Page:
Hon Hai Falls After Revealing Profit Slump on Phone Slowdown

  • Third straight earnings fall for Apple’s main iPhone assembler
  • Taiwanese company has won Chinese approval for Sharp takeover

Hon Hai Precision Industry Co. fell the most in almost a year after reporting its third straight quarterly earnings decline, as a global slowdown in smartphone demand hurt the main assembler of Apple Inc.’s devices.

The stock dropped 3.7 percent, the greatest decline since Aug. 2015. Net income slumped 31 percent to NT$17.7 billion ($565 million) in the three months ended June, lagging the NT$24.6 billion that analysts had expected.

The world’s biggest contract manufacturer of electronics is battling a widespread slowdown in smartphones and personal computers as Apple, its largest customer, predicts a third straight quarter of declining sales. While Hon Hai is trying to move up the consumer food chain with a deal for control of Sharp Corp., it remains dependent on orders from other companies to drive sales.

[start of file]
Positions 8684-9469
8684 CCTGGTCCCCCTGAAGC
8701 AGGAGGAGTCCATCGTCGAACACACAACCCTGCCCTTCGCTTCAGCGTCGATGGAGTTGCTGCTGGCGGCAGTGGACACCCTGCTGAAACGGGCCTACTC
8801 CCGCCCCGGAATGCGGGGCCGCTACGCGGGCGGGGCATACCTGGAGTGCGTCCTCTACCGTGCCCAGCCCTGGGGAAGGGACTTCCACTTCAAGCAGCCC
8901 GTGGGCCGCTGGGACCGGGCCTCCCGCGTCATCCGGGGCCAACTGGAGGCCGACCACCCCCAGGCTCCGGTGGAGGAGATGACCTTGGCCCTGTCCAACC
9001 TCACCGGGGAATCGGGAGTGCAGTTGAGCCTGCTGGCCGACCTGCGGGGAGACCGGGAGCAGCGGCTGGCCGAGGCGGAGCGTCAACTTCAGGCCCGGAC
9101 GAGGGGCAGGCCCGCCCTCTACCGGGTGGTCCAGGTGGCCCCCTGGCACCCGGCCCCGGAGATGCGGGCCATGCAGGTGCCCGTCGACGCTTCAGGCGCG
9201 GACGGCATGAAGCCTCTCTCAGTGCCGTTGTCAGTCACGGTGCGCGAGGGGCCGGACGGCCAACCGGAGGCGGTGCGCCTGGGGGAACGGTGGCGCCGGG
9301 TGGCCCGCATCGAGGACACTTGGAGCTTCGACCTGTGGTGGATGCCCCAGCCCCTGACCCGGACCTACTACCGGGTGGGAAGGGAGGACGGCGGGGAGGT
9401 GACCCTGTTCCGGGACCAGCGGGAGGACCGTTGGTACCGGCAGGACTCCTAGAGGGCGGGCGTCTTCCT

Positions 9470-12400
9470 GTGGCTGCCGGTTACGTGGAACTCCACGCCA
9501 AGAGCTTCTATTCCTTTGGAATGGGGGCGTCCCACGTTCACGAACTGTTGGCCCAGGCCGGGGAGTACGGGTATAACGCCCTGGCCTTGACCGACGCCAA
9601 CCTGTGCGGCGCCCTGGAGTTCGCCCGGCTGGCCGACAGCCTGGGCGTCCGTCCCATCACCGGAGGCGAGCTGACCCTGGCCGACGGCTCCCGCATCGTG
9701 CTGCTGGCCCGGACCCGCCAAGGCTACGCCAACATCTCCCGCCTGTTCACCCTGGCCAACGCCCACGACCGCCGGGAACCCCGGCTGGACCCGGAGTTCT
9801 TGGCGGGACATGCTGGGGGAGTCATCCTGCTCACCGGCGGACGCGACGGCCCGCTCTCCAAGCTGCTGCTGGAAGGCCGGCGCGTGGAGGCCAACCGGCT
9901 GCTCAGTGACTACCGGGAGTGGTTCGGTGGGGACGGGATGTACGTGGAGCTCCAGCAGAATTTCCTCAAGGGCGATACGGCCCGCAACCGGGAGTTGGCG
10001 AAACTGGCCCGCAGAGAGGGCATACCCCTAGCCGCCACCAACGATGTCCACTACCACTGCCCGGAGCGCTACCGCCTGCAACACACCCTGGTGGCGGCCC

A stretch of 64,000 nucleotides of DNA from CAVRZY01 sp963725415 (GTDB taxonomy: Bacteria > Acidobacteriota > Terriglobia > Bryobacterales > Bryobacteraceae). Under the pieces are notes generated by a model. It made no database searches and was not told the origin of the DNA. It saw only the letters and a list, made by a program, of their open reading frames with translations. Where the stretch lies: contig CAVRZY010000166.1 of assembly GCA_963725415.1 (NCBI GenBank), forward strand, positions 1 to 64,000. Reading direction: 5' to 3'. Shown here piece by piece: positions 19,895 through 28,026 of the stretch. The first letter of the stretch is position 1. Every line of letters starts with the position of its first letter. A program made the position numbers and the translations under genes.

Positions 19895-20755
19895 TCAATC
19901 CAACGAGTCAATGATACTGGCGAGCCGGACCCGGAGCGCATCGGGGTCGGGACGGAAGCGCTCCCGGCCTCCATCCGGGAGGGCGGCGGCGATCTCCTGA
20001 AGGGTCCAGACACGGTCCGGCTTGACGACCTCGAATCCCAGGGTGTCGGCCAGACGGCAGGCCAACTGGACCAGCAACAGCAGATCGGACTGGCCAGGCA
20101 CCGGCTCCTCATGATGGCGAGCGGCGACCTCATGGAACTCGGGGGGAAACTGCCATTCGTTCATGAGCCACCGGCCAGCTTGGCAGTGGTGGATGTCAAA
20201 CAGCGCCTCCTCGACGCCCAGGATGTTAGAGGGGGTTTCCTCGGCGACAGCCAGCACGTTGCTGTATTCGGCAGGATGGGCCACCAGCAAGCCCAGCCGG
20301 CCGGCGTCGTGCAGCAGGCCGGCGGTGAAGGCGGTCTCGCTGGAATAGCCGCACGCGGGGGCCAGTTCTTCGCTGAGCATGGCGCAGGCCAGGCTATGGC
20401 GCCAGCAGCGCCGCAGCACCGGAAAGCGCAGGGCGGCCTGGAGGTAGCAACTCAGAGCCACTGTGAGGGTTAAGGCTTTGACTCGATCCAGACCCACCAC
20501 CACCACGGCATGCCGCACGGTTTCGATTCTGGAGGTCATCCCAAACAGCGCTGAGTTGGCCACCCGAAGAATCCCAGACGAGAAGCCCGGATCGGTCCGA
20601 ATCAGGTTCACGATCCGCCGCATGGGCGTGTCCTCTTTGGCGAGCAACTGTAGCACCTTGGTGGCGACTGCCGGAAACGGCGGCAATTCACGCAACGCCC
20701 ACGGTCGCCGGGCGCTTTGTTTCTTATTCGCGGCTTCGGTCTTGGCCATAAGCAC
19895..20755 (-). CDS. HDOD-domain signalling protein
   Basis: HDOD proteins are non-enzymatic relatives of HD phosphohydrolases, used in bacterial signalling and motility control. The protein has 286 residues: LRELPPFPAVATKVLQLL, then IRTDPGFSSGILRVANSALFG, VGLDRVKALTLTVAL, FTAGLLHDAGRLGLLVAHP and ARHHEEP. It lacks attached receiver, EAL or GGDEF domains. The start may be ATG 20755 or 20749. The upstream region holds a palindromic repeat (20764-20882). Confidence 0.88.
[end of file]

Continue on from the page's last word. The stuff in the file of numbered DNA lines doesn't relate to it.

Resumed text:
“Hon Hai is not immune to the downward trend as a major assembler for iPhones,” Daiwa Capital Markets researchers led by Kylie Huang said before the earnings. “We expect the iPhone production volume to decline by 9 percent year-on-year in 2016.”

The company said Thursday that China has approved its takeover of Sharp, removing a hurdle to a deal intended to broaden Hon Hai’s ability to supply next-generation electronics components. The Japanese company’s shares rose as much as 20 percent in Tokyo, on track for their biggest gain since February.

While new iPhones are expected to be unveiled next month, researcher IDC said industry shipments would rise just 3.1 percent in 2016 -- the first time in history that annual growth has fallen to single digit levels.

Revenue at Hon Hai fell 5.2 percent to NT$922 billion compared to analyst expectations of NT$937.8 billion, according to an e-mailed statement. Affiliate FIH Mobile Ltd., which assembles devices for Xiaomi Corp. and Sony Corp., said Friday that first-half net income slumped to $21.4 million from $129.8 million a year earlier.

Hon Hai doesn’t provide revenue breakdowns, forecasts or hold investor conferences.

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